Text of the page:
Ladd Wendelin, KS
With over 20 years’ experience as a professional writer, Ladd has received recognition for his short stories, play scripts, and news articles. A two-time Kansas Press Association award-winning reporter, when not freelance writing, Ladd teaches high school English in his hometown of Oberlin, Kansas, where he also served as Mayor for four years. No matter what the occasion or audience, Ladd has the uncanny ability to use the right mix of words to bring any story to life, but most importantly – your story!
As a StoryTerrace writer, Ladd interviews customers and turns their life stories into books. Get to know him better by reading his autobiographical anecdote below.
My love affair with the theater began with a silky pair of Victoria’s Secret boxer shorts.
My father was a tall, conservative man who would never deign to put on any kind of sensuous undergarment designed for men, so when I was given the role of Sir Evelyn Oakleigh in Cole Porter’s musical Anything Goes, they quickly found a practical use when I wore them in a scene opposite the female lead, Reno Sweeney, played by an Senior named Julia, in front of an auditorium full of people. I was only a freshmen in high school, in my first onstage role ever and although I was the lowest of the low on the totem pole of seniority, it was not to be the last time the role also required a splash of courage.
I remember the gasps when the lights came up on the scene, even though I also had a white t-shirt on, and I can also recall being teased, particularly by some of the older boys at school about the scene after the show had closed, but it was too late now. Such was the typical Kansas sensibility. All eyes were on me. It was showtime.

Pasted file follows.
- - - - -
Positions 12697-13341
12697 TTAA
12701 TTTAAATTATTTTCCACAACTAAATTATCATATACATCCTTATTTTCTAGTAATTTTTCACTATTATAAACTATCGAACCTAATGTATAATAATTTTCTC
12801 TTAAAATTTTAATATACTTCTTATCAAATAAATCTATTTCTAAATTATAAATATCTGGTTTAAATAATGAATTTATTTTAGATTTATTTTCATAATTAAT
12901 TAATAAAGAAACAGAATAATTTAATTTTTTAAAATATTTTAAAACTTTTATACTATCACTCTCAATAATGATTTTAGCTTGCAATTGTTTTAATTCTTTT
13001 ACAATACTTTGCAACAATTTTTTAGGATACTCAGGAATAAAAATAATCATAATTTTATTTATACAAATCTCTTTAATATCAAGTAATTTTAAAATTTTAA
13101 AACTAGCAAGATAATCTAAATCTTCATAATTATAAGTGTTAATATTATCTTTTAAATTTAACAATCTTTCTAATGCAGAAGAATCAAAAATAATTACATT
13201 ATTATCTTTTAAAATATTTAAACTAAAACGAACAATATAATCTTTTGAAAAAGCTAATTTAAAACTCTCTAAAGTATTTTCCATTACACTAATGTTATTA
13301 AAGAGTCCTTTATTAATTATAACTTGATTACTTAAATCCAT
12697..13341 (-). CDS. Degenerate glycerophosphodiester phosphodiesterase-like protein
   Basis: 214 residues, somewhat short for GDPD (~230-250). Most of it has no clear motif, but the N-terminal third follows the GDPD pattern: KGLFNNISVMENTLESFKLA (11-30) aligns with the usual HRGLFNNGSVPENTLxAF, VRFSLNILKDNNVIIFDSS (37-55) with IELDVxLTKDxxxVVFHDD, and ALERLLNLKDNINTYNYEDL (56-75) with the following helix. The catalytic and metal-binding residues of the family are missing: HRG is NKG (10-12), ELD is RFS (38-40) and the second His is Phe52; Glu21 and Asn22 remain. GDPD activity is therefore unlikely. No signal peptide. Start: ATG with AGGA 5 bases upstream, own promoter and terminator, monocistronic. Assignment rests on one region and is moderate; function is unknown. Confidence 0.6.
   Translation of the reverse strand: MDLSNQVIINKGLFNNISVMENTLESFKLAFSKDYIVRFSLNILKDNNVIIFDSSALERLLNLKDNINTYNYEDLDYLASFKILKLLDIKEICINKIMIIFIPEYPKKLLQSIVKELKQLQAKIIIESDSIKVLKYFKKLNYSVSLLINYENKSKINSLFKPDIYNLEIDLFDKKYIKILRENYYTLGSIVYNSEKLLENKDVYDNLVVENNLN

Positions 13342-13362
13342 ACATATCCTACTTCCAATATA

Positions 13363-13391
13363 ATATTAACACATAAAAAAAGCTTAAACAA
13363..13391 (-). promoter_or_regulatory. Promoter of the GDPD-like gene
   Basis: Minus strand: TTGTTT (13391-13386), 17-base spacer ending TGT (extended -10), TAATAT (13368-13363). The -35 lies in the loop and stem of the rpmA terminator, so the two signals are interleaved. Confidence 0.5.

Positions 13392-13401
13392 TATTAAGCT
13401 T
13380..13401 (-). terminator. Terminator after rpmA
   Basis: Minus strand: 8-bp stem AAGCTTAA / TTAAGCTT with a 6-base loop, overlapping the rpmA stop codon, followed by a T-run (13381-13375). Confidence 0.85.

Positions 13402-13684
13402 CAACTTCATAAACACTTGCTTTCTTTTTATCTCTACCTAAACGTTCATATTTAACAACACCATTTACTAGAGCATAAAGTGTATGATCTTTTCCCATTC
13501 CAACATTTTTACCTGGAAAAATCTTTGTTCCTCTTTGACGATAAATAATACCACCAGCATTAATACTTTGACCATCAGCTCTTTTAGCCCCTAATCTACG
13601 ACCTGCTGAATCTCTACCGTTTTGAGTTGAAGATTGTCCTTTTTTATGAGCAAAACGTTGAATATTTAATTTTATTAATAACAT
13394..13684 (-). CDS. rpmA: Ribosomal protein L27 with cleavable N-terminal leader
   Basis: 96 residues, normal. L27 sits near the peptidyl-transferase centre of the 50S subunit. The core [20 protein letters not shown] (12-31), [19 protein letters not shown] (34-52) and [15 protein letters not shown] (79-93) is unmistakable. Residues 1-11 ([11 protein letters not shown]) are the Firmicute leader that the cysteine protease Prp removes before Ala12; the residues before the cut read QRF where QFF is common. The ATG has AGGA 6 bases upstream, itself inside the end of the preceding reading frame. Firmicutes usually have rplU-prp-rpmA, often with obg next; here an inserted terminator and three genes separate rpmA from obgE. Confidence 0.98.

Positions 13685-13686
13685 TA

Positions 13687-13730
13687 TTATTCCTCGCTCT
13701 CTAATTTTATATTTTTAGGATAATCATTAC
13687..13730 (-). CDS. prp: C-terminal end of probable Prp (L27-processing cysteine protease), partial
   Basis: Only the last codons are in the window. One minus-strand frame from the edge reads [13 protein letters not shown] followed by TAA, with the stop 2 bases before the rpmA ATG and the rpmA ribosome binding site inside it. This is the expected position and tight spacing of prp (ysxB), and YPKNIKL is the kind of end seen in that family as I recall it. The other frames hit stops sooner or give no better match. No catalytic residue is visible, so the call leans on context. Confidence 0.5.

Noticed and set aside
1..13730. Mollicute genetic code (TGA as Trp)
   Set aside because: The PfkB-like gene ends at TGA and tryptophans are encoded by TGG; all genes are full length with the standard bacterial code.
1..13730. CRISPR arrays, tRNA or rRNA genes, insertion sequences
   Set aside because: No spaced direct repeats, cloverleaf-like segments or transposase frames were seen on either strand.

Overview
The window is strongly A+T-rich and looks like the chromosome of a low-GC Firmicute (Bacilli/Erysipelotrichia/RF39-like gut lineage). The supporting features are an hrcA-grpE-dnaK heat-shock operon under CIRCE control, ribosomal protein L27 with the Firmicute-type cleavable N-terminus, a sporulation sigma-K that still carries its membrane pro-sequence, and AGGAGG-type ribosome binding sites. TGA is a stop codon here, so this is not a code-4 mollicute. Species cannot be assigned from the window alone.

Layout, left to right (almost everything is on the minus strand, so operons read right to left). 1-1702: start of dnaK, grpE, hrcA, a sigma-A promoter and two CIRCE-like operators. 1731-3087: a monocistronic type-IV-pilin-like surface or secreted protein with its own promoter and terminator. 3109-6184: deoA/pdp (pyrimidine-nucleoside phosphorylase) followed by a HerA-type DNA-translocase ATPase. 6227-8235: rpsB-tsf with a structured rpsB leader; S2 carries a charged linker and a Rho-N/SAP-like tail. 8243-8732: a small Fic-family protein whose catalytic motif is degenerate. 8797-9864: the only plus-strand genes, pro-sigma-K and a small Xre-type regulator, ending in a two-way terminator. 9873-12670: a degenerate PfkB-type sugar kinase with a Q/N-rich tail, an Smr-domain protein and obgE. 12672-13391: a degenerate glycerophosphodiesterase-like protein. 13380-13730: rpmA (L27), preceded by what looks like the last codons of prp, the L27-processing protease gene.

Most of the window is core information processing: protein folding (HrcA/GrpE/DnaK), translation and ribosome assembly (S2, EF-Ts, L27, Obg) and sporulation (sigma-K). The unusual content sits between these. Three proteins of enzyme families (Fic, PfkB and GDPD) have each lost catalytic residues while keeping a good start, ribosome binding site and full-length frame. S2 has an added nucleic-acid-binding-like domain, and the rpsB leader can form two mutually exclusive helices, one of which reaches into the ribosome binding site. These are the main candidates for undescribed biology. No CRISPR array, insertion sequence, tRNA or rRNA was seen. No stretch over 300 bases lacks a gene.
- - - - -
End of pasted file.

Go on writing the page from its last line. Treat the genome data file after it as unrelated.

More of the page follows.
“You don’t understand,” said Julia as Reno Sweeney, hovering next to me while I pretended to shave into an aluminum foil mirror on top of a bureau. “I mean you do things to me.”
“Do things to you?” I replied in my affected British accent I’d cobbled together thanks to my deep love for The Beatles’ music.
“I mean you send me.” Her delivery grew breathless, lusty with each line.
“Send you to where?”
“One look at you,” Reno said. “And I get hot pants.”
Hot pants. Can you imagine the effect this scene might have on someone with a more fragile constitution? Luckily, I was a total ham, ready to sacrifice myself on the theater altar for the thrill of a few cheap laughs.
“”Hot pants” means you’re crazy about me?” My accent, which began with the distinguished lilt of Paul McCartney soon rose to the timbre of a mischievous John Lennon.
It was an experience that taught me the importance of having courage, even blind fearlessness, in those moments for the sake of art. Over the course of my high school years, I earned a reputation for being the only guy who had to kiss a girl onstage, and coincidentally it was always with the same girl.
This kind of fortitude, in the face of embarrassment, came naturally as long as I could bask in the glow of the stage lights, even in hot pants.
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